If you are reading this post, most likely you are educated and probably living in an urban area. You probably do know about Tuberculosis (and have always struggled with it’s spelling), more commonly known as TB but at the same time, do not worry about it too much. It is a disease in rural areas and affects the lower socioeconomic groups. However, this is just a myth. Even countries like United States have cases of TB. Nelson Mandela, Ringo Starr and Carlos Santana have all suffered from tuberculosis at some point in their lives.
Now you must be thinking that since you got TB vaccination – Bacillus Calmette-Guérin (BCG), you are not prone to it. That again is a myth. The BCG vaccine may help protect babies and young children from developing serious forms of TB. The BCG vaccine has limited efficacy in adults. Tuberculosis remains a problem even today.
Although tuberculosis is still associated with poverty, malnutrition and crowded living conditions, the disease is endemic among rich and poor. Among the affluent, it has simply been lying in wait, only to emerge when the immune systems of the new rich are compromised by the same stress factors that are causing an increases in “lifestyle related” problems like type 2 diabetes and heart disease.
In a country where tuberculosis is more or less endemic, anyone can have latent TB present in the body that does not manifest because of a good immune system. But if the immune system goes down, the time is ripe for the TB to actually flare up.
More than the rate actually going up in affluent people, it may be just that people are realizing that TB is affecting everyone, not just the really poor. For the middle or affluent class there is a far greater taboo about accepting the fact that they have TB. These factors, too, make a disease that should be easily cured more difficult to treat.
Tuberculosis is better known as the debilitating lung ailment but India’s affluent sufferers are mainly falling victim to lesser known versions of the disease that strike the stomach, heart or even bone. That makes sufferers even less likely to think they have TB, and also makes it harder for doctors to make the right diagnosis.
India is the highest TB burden country with World Health Organisation (WHO) statistics for 2011 giving an estimated incidence figure of 2.2 million cases of TB for India out of a global incidence of 8.7 million cases.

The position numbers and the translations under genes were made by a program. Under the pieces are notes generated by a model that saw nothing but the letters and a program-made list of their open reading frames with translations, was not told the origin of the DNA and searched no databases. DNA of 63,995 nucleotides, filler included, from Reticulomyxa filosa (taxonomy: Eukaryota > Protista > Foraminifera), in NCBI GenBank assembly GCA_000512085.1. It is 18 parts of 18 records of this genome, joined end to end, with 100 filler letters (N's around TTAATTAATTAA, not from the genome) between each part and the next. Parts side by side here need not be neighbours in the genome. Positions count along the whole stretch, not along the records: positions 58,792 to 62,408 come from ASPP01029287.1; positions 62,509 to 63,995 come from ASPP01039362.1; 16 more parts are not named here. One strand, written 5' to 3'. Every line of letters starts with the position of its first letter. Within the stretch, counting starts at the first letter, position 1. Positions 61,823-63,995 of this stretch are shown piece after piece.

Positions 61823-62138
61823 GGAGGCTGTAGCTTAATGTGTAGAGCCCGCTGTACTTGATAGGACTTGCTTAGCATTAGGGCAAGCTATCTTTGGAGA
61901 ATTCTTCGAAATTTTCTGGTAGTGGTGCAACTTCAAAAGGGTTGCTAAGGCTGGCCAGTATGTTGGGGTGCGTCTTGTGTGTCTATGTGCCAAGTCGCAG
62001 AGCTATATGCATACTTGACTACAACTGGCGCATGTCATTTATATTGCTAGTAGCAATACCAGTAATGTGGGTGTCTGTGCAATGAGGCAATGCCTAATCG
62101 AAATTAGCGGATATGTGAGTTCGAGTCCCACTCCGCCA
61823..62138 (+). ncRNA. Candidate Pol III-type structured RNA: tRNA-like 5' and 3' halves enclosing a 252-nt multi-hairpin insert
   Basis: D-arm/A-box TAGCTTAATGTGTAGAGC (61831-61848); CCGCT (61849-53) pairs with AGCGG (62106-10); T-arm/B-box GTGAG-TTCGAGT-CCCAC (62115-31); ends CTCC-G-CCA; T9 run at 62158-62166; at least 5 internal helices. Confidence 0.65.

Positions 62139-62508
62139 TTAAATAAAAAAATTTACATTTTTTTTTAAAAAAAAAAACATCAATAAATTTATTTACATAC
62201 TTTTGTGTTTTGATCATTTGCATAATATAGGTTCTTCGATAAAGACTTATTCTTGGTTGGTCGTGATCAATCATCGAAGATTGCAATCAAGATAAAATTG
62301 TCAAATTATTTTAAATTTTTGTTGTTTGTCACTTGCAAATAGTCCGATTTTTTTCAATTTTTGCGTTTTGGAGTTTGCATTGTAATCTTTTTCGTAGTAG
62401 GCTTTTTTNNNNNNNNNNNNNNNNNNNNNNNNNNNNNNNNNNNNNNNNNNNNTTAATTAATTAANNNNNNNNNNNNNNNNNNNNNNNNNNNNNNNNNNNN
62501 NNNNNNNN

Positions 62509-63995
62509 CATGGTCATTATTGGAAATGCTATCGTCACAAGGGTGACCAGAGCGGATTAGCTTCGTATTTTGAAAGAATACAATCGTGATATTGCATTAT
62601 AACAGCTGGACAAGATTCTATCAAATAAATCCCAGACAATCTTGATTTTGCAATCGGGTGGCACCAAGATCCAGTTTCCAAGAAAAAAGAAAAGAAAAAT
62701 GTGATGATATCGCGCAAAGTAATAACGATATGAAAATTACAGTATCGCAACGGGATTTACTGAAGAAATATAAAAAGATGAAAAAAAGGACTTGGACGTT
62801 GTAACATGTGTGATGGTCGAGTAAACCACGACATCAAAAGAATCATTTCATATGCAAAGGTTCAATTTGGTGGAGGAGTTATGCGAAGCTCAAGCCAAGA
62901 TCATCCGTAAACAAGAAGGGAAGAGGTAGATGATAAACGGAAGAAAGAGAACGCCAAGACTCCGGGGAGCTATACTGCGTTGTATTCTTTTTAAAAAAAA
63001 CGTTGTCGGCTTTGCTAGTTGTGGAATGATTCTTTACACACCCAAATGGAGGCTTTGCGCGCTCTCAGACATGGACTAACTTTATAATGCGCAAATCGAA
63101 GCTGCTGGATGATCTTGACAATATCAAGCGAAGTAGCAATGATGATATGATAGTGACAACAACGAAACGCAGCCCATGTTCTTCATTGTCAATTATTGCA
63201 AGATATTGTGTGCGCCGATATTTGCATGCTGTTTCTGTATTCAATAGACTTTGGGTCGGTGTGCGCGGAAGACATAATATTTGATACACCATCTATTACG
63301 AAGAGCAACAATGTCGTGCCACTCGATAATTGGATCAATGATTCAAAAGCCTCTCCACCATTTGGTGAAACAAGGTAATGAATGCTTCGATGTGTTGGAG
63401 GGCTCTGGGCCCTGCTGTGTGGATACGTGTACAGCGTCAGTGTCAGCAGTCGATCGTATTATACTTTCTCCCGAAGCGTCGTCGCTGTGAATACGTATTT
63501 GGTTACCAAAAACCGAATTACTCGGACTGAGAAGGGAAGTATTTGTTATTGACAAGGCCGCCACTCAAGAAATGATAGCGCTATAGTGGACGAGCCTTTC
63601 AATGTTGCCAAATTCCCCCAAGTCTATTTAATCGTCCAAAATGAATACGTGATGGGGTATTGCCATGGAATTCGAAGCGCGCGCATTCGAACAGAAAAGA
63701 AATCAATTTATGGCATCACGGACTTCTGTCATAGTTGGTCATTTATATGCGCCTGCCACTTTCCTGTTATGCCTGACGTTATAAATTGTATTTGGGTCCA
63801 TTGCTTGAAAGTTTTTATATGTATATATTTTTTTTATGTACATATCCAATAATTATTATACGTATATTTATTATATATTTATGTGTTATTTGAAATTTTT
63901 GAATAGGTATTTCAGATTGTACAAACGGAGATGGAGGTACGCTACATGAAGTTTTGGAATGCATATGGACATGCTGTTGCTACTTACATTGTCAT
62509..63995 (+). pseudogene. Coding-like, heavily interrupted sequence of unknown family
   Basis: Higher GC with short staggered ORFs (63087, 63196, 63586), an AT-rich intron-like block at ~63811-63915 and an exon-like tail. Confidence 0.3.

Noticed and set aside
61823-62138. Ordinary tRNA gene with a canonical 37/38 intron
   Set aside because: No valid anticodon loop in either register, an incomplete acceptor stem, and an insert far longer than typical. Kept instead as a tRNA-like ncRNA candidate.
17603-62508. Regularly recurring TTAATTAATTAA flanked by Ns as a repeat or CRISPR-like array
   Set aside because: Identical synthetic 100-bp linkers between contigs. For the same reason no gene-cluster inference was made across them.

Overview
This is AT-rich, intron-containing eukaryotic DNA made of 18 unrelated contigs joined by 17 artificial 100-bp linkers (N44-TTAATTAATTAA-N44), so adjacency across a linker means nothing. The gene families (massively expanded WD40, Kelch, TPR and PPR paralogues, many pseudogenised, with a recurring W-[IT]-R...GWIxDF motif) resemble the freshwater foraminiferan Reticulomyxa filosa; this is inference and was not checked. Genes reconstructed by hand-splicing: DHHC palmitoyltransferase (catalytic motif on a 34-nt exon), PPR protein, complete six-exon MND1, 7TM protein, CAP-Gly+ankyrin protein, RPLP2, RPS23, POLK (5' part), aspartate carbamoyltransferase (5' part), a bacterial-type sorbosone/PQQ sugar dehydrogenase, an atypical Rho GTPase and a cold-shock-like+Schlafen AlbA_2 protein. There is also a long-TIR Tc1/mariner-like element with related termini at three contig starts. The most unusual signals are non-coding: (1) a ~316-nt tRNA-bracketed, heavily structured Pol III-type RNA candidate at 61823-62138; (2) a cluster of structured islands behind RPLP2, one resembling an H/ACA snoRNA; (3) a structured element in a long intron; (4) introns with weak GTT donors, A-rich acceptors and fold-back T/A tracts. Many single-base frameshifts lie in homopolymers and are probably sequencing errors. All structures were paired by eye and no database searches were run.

Most TB cases can be cured easily if the victim seeks medical treatment early in the disease’s progression, and their doctors get the diagnosis right and prescribe the right treatment. But the more fear and shame associated with TB, the less likely that is to happen. So, now that you are actually thinking that you might be susceptible to TB, let us tell you more about the disease, it’s prevention and cure.
About the Disease
Tuberculosis, commonly known as TB, is a bacterial infection that can spread through the lymph nodes and bloodstream to any organ in your body. It is most often found in the lungs. Most people who are exposed to TB never develop symptoms because the bacteria can live in an inactive form in the body. But if the immune system weakens, such as in people with HIV or elderly adults, TB bacteria can become active. In their active state, TB bacteria cause death of tissue in the organs they infect. Active TB disease can be fatal if left untreated.
The symptoms of active TB are very variable and depend on which part of the body has been infected, that is which type of TB it is. It is very difficult to diagnose TB just from the symptoms, because the symptoms are not usually exclusive to TB. This means that the symptoms can usually also be the symptoms of another disease as well. So to diagnose TB it is always necessary to do at least one TB test. However, these are some common symptoms.
- Overall sensation of feeling unwell
- Cough, possibly with bloody mucus
- Shortness of breath
- Weight loss
- Slight fever
- Night sweats
- Pain in the chest
TB prevention consists of two main parts.
- First main part of TB prevention is to stop the transmission of TB from one adult to another. This is done through firstly, identifying people with active TB, and then curing them through the provision of drug treatment. With proper TB treatment someone with active TB disease will very quickly not be infectious and so can no longer spread the disease to others.
- The second main part of TB prevention is to prevent people with latent TB from developing active, and infectious, TB disease.
Preventing TB transmission in households